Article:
The last part is moving the pod out of intersection after detecting collision. To do this, keep a list of separation vectors and add to it every time a collision is detected. To calculate the separation vector from each collision, take the normal of the line that the pod collided with and multiply it by the penetration (the difference between pod's radius and the distance to the line's point along line's normal (that would be the dot product you took earlier). Don't do any separation just yet - only store those penetration vectors.

Once you finish testing against all close-by tiles, loop through the list of penetration vectors and choose the smallest one, or use some kind of biasing algorithm (based on pod's velocity) to choose one. The biasing algorithm way would work best if your pod sometimes has velocity with a magnitude that exceeds the size of a tile in your world.

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Quote:
Original post by Milkshake
Collision are certainly a lot of work. Have you considered just pre-analysing the level geometry at runtime to auto-generate the convex hulls you need to define the collision geometry?

That would avoid you having to replicate this work at the level-design stage (which is both more work and another place you can get things out of sync/wrong).


It would be nice, but I don't really know of any algorithm for generating convex hulls that would bias towards smooth horizontal top edges, which is the main reason for needing to do this as that is where the false "catches" on edges is most noticeable.

To be honest, I think SAT is probably the wrong way to be handling collisions and I should be doing something more like described below and have a more edge-based collision system.

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Quote:
Original post by ValMan
I got interested in your problem after reading and thought about it. Here's what I came up with:

1. For each type of tile, store its convex hull as an array of 4 lines. In terms of storage you could do this by having a "tile template" file that specifies the bitmap the tile will display and include the convex hull info.

The best way to represent a 2D line is by using 1 point that lies on the line plus line's normal (the vector that points in the direction of line's positive halfspace). This representation is most optimal for collision detection. You can reduce the memory this will take by storing only 4 normals (2 floats for each), and then assuming that the first and the second line's point is the tile's top left corner and the third and fourth line's point is the tile's bottom right corner.

So for a simple square tile, you would store:
[0] = ( -1.0, 0.0) // left edge - normal points left (implicit point is tile top left)
[1] = ( 0.0, -1.0) // top edge - normal points up (implicit point is tile top left)
[2] = ( 1.0, 0.0) // right edge - normal points right (implicit point is tile bottom right)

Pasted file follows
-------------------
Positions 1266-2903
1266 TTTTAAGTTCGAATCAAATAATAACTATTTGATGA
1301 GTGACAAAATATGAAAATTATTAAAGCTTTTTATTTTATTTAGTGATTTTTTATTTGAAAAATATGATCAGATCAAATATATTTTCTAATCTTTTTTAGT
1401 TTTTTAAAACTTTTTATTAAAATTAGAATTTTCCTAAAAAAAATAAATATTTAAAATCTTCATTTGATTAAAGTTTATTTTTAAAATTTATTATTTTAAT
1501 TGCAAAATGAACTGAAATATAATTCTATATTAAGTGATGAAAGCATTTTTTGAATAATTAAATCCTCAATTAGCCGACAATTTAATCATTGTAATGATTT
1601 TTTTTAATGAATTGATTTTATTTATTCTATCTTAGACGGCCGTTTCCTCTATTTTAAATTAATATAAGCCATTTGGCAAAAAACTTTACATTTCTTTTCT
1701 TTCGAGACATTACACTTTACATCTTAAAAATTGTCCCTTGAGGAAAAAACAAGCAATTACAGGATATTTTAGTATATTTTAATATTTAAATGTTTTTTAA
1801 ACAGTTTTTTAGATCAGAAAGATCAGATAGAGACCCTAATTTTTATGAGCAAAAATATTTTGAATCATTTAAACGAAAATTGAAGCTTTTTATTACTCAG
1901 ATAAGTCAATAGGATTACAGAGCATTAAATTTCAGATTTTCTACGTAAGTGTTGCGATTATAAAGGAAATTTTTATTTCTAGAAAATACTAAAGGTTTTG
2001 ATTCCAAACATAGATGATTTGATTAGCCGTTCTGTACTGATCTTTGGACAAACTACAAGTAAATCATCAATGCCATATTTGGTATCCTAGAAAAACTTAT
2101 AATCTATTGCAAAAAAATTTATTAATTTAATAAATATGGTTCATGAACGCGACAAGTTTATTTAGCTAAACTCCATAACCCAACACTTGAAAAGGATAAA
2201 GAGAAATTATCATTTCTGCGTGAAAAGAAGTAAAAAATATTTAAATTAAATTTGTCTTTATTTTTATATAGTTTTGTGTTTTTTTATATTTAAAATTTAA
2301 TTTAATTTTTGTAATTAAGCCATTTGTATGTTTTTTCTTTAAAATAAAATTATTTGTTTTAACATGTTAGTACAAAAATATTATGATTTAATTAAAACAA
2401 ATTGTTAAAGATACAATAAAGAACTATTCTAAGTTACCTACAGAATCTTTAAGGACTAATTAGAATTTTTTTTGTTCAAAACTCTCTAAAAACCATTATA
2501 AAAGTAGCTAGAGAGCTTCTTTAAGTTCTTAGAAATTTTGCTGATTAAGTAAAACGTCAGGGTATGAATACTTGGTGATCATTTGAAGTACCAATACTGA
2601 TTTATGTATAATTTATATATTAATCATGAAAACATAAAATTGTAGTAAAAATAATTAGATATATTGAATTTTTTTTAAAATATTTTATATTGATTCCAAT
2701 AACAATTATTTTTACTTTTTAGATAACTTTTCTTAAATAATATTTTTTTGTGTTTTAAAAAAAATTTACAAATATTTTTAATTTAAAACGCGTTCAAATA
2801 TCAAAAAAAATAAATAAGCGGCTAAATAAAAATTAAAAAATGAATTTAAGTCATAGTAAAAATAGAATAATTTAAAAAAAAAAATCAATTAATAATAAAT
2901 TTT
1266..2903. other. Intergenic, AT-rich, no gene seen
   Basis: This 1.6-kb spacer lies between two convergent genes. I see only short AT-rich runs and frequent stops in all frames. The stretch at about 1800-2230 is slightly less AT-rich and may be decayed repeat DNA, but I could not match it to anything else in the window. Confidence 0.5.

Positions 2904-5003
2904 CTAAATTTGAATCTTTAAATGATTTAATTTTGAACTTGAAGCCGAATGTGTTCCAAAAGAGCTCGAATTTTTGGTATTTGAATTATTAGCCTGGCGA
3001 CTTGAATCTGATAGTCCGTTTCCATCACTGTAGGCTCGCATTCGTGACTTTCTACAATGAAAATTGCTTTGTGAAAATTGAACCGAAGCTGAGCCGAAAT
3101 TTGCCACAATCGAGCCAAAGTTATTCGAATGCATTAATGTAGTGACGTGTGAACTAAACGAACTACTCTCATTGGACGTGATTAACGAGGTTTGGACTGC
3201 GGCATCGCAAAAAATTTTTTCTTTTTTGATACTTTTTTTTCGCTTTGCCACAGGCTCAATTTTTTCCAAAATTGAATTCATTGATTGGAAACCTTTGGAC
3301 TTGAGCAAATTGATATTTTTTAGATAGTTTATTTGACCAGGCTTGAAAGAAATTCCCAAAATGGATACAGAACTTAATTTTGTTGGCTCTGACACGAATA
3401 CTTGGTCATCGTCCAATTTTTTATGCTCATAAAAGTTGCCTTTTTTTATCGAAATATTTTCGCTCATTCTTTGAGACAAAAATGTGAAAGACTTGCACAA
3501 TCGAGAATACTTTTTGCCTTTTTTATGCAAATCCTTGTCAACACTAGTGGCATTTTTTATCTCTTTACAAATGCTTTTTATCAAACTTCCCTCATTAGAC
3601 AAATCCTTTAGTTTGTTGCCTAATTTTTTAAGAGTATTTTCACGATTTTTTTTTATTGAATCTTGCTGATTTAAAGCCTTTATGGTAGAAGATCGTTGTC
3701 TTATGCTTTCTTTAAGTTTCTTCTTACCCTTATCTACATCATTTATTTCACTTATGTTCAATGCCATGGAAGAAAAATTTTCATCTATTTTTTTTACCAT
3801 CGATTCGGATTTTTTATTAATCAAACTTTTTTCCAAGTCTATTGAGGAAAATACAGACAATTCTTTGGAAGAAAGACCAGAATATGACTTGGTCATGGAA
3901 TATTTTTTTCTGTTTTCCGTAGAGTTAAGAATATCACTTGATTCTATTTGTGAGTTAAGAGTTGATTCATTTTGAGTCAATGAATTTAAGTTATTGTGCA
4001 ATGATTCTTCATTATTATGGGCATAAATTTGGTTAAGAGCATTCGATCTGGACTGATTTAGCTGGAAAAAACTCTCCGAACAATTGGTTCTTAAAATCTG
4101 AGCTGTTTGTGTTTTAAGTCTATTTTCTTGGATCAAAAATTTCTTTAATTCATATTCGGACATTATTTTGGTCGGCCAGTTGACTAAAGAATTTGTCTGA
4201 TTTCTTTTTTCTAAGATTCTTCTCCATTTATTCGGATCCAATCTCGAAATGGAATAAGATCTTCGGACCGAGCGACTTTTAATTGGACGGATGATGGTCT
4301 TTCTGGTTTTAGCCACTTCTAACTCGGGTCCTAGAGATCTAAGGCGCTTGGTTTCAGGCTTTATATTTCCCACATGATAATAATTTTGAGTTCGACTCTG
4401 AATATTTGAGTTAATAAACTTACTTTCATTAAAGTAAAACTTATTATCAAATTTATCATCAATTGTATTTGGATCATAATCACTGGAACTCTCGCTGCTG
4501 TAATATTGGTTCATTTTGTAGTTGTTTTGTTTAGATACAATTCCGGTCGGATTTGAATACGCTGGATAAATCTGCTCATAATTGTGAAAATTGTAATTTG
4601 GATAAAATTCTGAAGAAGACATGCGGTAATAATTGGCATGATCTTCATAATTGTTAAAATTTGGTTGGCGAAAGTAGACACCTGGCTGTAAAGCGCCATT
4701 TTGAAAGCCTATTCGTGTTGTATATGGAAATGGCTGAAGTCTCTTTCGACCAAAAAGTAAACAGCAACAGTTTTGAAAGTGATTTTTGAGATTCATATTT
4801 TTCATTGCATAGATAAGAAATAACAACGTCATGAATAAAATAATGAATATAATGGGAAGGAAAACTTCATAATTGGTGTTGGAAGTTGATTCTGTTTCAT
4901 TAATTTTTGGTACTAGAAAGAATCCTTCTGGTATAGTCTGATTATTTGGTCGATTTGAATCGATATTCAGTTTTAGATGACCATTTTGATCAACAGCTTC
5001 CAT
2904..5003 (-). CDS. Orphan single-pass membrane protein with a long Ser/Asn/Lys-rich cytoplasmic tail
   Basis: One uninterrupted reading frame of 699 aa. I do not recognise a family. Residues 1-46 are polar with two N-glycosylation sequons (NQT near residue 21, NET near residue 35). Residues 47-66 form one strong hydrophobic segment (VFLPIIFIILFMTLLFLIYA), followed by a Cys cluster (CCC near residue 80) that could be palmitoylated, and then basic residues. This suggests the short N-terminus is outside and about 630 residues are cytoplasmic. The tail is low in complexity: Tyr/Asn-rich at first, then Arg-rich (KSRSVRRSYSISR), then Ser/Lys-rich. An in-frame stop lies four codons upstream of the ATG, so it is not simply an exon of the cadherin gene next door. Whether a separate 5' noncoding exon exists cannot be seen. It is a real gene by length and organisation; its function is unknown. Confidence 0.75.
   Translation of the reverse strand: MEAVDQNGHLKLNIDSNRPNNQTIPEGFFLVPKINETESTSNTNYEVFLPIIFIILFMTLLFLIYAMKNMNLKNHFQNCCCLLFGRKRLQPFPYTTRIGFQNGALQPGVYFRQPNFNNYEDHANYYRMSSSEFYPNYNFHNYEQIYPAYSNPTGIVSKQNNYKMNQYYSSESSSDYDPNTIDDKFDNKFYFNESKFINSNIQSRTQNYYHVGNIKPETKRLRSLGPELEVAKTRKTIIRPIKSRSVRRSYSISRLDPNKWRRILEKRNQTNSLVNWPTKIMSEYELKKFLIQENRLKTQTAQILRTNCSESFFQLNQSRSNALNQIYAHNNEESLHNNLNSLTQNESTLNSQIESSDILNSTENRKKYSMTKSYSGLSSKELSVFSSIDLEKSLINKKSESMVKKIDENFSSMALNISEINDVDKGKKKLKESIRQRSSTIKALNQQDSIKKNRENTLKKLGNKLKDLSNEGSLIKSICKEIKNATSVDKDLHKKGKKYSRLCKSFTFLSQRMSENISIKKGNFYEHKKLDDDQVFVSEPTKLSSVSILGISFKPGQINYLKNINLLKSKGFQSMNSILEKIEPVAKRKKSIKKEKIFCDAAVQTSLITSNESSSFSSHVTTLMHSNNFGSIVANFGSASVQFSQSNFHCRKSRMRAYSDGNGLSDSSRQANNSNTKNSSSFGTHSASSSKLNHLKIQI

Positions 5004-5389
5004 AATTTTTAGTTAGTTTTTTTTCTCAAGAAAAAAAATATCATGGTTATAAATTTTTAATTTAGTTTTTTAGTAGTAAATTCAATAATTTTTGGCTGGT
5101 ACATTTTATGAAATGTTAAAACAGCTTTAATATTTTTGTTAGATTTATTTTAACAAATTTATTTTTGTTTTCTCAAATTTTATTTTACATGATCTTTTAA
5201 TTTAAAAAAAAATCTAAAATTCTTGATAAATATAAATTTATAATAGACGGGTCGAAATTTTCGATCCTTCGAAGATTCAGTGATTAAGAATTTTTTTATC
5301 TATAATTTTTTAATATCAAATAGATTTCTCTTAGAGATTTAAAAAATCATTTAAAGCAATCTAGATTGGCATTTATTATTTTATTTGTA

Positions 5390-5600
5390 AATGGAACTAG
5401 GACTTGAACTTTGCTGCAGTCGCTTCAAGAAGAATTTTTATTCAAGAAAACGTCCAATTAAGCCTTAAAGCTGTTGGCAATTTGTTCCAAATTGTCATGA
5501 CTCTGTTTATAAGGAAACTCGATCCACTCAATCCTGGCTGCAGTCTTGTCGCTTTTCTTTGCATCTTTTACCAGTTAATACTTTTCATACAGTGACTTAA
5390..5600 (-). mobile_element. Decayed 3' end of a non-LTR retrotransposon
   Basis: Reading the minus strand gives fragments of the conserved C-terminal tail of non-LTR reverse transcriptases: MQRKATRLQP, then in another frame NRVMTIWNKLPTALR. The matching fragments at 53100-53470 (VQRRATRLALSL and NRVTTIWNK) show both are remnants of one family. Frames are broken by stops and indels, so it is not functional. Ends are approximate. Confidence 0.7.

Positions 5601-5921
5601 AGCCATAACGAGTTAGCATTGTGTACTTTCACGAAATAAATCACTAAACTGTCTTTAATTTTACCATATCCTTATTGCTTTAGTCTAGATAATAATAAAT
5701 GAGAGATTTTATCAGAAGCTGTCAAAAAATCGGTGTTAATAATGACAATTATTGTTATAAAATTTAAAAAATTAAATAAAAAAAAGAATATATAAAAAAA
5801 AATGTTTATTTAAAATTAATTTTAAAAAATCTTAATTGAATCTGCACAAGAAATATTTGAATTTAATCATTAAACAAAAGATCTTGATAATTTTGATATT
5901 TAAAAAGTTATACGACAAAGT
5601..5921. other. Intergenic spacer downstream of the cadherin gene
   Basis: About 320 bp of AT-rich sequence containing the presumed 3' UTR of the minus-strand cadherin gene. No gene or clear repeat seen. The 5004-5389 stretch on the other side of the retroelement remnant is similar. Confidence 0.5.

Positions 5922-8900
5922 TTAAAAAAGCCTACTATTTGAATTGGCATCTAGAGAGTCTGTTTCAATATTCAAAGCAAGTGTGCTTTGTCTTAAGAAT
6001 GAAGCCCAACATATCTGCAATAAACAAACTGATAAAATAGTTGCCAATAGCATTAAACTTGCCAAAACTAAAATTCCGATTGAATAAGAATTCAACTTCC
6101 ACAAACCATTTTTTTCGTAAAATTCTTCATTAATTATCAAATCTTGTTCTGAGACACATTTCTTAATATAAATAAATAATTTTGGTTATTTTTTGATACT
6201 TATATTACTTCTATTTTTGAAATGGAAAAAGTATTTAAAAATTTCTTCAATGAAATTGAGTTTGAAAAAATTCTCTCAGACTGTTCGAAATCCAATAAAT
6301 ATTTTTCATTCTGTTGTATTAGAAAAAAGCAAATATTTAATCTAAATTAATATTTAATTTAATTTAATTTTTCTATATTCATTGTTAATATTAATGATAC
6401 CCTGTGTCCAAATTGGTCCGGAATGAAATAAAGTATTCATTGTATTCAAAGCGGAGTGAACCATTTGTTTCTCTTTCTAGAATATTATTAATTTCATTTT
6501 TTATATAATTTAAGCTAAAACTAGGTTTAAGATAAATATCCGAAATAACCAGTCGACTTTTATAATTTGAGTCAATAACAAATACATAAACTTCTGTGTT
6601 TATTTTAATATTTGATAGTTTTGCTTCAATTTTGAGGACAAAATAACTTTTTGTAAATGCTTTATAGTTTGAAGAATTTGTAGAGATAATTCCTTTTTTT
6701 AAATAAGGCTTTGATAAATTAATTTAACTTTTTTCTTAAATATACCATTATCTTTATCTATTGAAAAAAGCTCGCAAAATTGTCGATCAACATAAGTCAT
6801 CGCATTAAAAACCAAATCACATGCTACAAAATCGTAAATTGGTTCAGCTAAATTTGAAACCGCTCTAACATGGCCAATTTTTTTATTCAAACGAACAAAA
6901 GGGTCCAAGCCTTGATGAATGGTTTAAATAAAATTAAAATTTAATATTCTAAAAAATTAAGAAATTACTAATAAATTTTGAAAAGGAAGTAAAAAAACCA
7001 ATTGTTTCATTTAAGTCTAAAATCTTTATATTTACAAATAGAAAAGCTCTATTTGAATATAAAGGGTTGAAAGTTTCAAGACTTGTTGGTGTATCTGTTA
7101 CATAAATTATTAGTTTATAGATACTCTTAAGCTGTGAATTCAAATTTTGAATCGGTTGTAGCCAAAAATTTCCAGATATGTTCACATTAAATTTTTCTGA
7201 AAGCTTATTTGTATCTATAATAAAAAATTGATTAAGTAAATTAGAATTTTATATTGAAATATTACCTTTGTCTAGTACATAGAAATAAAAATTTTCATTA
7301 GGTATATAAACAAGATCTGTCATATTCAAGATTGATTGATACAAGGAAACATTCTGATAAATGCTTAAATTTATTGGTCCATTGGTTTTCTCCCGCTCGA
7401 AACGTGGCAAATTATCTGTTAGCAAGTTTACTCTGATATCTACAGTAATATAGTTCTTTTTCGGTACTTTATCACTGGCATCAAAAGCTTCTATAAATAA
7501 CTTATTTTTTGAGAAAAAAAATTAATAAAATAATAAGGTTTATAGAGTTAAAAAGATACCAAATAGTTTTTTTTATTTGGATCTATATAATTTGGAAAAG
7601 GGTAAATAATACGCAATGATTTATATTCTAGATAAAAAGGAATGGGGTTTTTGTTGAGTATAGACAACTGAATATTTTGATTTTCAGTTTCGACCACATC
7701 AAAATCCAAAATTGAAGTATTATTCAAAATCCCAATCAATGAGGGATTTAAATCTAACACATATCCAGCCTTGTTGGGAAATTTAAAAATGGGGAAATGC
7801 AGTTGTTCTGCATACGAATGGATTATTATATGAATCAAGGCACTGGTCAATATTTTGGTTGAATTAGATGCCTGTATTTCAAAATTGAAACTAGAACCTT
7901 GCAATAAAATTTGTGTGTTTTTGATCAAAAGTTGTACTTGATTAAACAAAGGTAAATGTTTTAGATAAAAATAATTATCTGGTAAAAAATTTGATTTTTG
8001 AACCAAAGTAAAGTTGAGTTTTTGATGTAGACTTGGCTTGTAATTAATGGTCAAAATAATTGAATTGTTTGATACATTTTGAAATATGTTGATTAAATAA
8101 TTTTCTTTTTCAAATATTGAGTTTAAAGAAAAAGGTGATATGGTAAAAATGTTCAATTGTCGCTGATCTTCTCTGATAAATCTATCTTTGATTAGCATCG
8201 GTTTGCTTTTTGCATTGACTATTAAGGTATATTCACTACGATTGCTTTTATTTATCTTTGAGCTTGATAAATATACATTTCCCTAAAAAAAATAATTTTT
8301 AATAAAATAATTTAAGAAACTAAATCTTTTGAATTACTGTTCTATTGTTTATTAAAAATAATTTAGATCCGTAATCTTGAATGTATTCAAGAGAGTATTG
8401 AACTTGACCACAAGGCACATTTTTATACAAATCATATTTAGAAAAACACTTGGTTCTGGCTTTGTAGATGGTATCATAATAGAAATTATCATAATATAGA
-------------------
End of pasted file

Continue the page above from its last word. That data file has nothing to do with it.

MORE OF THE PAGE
[3] = ( 0.0, 1.0) // bottom edge - normal points down (implicit point is tile bottom right)

Notice that all normals are pointing "out" of the tile (away from center).

2. When doing collision detection:

For each tile that pod overlays,

Calculate 4 lines that define that tile's convex hull by using the stored normals and calculating the points based on current tile's AABB min & max (top left & bottom right). Thus, "decompressing" the hull info to prepare for collision testing.

Then for each "decompressed" hull line, check if the line faces toward the pod or away from pod. If it faces away, you can early-out of collision detection. This will prevent testing collision against the sides of tiles that face away from the pod and are not a part of the complex shape that defines pod's "immediate environment" that it's inside of.

To do this, you would probably take the dot product of the line's normal versus the vector difference of line's point and pod's center point (pod.center - line.point). If the dot product is negative or [close to] zero, the normal points away from the pod, so it would be on the "other side" of the tile. If on the other hand the result is positive, you proceed to test collision. You can work out the specifics, but it sounds about right.

To test collision, you would reuse the projection you just did. Compare the dot product result (if positive and non-zero) to the pod's radius. If less than radius, flag collision.

The last part is moving the pod out of intersection after detecting collision. To do this, keep a list of separation vectors and add to it every time a collision is detected. To calculate the separation vector from each collision, take the normal of the line that the pod collided with and multiply it by the penetration (the difference between pod's radius and the distance to the line's point along line's normal (that would be the dot product you took earlier). Don't do any separation just yet - only store those penetration vectors.

Once you finish testing against all close-by tiles, loop through the list of penetration vectors and choose the smallest one, or use some kind of biasing algorithm (based on pod's velocity) to choose one. The biasing algorithm way would work best if your pod sometimes has velocity with a magnitude that exceeds the size of a tile in your world.


I really appreciate you taking the time to post all that. I have certainly been thinking for a while that some kind of edge-based rather than hull-based system would work better.

I need to ponder your post at length and have a proper think about it.

Anyway, have a rating cookie in the meantime [smile].